25. E. J. Lowe (2013). Ontological Vagueness, Existence Monism and Metaphysical Realism. Metaphysica 14 (2):265-274.score: 3.0
    Recently, Terry Horgan and Matjaž Potrč have defended the thesis of ‘existence monism’, according to which the whole cosmos is the only concrete object. Their arguments appeal largely to considerations concerning vagueness. Crucially, they claim that ontological vagueness is impossible, and one key assumption in their defence of this claim is that vagueness always involves ‘sorites-susceptibility’. I aim to challenge both the claim and this assumption. As a consequence, I seek to undermine their defence of existence monism and support a (...)
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  26. David Henderson, Terry Horgan & Matjaž Potrč (2007). Transglobal Evidentialism-Reliabilism. Acta Analytica 22 (4):281-300.score: 3.0
    We propose an approach to epistemic justification that incorporates elements of both reliabilism and evidentialism, while also transforming these elements in significant ways. After briefly describing and motivating the non-standard version of reliabilism that Henderson and Horgan call “transglobal” reliabilism, we harness some of Henderson and Horgan’s conceptual machinery to provide a non-reliabilist account of propositional justification (i.e., evidential support). We then invoke this account, together with the notion of a transglobally reliable belief-forming process, to give an account of doxastic (...)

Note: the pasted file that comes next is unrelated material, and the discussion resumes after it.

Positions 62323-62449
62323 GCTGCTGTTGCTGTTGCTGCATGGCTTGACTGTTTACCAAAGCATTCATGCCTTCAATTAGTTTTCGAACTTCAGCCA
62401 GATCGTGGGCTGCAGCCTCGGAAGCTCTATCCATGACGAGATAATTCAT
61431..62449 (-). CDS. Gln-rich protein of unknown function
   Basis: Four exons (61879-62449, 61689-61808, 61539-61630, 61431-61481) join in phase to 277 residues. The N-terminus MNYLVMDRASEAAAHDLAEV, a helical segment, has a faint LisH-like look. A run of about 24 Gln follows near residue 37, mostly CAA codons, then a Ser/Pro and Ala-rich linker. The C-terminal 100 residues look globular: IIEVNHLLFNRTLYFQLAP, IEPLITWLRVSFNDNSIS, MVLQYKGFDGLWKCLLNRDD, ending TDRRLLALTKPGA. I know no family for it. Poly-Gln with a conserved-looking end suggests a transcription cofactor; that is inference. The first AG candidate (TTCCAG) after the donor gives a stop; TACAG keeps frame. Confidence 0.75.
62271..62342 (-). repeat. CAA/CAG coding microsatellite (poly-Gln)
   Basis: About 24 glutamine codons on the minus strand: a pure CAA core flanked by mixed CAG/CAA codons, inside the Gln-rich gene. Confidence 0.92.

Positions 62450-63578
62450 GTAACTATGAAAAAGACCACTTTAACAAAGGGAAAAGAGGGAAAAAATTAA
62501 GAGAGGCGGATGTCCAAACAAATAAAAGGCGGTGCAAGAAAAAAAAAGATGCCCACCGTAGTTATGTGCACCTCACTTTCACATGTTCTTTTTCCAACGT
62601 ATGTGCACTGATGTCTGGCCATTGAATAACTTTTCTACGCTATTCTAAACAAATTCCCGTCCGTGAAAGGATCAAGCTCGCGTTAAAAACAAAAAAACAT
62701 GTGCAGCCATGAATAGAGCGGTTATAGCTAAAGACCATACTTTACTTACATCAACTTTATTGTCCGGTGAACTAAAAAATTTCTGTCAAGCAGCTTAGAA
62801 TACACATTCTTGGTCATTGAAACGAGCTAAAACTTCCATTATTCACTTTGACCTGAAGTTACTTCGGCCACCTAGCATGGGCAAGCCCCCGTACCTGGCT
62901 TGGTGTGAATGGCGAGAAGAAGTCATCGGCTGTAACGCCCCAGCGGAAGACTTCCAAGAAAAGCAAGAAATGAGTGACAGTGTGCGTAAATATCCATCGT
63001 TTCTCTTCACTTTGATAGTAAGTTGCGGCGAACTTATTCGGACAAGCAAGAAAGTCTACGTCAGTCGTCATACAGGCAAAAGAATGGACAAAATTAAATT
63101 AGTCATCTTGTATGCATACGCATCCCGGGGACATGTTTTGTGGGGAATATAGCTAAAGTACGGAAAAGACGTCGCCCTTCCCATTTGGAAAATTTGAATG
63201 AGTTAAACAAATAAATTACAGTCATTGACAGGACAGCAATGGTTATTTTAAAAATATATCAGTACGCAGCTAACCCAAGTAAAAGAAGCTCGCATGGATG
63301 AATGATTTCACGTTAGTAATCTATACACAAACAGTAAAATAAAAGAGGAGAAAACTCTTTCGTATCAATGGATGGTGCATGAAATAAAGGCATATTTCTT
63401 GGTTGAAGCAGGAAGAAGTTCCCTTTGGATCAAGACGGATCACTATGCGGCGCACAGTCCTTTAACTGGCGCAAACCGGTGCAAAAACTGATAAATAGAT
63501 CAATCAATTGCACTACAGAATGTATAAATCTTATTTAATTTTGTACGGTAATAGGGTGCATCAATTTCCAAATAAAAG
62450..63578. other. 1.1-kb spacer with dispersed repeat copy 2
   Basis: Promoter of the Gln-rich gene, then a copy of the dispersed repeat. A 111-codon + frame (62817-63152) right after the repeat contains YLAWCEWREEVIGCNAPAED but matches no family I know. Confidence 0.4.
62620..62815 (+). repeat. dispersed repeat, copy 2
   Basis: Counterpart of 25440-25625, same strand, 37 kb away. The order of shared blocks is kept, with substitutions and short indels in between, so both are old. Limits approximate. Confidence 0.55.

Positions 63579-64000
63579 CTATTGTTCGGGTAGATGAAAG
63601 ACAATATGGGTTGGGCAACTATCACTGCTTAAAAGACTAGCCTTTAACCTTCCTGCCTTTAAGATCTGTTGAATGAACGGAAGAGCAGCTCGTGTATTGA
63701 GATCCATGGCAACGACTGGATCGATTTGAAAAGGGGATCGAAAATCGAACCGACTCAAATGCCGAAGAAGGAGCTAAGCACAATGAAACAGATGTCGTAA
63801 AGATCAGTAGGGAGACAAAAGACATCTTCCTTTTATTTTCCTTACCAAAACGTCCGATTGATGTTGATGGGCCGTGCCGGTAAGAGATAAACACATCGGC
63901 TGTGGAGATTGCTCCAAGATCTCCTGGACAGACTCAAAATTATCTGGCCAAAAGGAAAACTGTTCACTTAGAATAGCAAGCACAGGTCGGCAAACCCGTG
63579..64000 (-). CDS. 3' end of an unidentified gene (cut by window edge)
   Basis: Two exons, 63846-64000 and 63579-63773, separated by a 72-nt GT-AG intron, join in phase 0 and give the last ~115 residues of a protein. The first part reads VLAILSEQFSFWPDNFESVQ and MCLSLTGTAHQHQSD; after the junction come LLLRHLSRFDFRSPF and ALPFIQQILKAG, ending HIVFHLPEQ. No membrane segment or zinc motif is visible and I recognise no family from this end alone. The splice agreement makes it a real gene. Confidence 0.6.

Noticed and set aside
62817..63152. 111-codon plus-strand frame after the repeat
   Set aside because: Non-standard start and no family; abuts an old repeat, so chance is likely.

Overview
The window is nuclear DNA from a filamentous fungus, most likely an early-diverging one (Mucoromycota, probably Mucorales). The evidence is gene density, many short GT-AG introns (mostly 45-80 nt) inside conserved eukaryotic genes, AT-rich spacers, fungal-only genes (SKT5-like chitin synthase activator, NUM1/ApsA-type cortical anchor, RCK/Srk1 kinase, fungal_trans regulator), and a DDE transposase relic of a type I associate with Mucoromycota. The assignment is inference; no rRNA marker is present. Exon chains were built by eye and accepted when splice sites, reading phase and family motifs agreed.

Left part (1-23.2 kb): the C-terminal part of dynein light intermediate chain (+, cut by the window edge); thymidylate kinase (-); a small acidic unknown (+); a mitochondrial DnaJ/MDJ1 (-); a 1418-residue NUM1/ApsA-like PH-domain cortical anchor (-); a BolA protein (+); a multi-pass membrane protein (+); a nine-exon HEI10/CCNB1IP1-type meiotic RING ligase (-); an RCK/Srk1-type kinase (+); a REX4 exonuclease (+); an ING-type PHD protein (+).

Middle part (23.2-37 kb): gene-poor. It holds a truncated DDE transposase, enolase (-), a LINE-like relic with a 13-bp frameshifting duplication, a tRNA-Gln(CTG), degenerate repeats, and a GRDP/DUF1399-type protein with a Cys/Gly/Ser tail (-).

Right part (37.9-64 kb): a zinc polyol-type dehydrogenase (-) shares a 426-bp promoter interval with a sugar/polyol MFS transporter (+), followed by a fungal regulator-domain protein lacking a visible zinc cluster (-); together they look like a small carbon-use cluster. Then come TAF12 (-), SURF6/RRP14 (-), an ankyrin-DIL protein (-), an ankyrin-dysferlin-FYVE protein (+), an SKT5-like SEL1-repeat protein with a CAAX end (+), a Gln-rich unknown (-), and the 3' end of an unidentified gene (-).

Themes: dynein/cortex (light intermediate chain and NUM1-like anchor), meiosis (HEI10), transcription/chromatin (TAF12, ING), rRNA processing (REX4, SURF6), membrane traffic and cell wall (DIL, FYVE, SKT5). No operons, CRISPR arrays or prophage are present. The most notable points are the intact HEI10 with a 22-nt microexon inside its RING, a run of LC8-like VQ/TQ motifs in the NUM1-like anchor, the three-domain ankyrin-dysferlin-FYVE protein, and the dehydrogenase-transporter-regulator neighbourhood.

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  27. Matjaž Potrč & Vojko Strahovnik (2013). Moral Dilemmas and Vagueness. Acta Analytica 28 (2):207-222.score: 3.0
    In this paper we point out some interesting structural similarities between vagueness and moral dilemmas as well as between some of the proposed solutions to both problems. Moral dilemma involves a situation with opposed obligations that cannot all be satisfied. Transvaluationism as an approach to vagueness makes three claims concerning the nature of vagueness: (1) it involves incompatibility between mutually unsatisfiable requirements, (2) the underlying requirements retain their normative power even when they happen to be overruled, and (3) this incompatibility (...)
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  28. Terry Horgan & Matjaž Potrč (2006). Abundant Truth in an Austere World. In Patrick Greenough & Michael P. Lynch (eds.), Truth and Realism. Oxford University Press. 137--167.score: 3.0
    What is real? Less than you might think. We advocate austere metaphysical realism---a form of metaphysical realism claiming that a correct ontological theory will repudiate numerous putative entities and properties that are posited in everyday thought and discourse, and also will even repudiate numerous putative objects and properties that are posited by well confirmed scientific theories. We have lately defended a specific version of austere metaphysical realism which asserts that there is really only one concrete particular, viz., the entire cosmos (...)
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  29. Vojko Strahovnik, Matjaz Potrc & Mark Norris Lance (eds.) (2008). Challenging Moral Particularism. Routledge.score: 3.0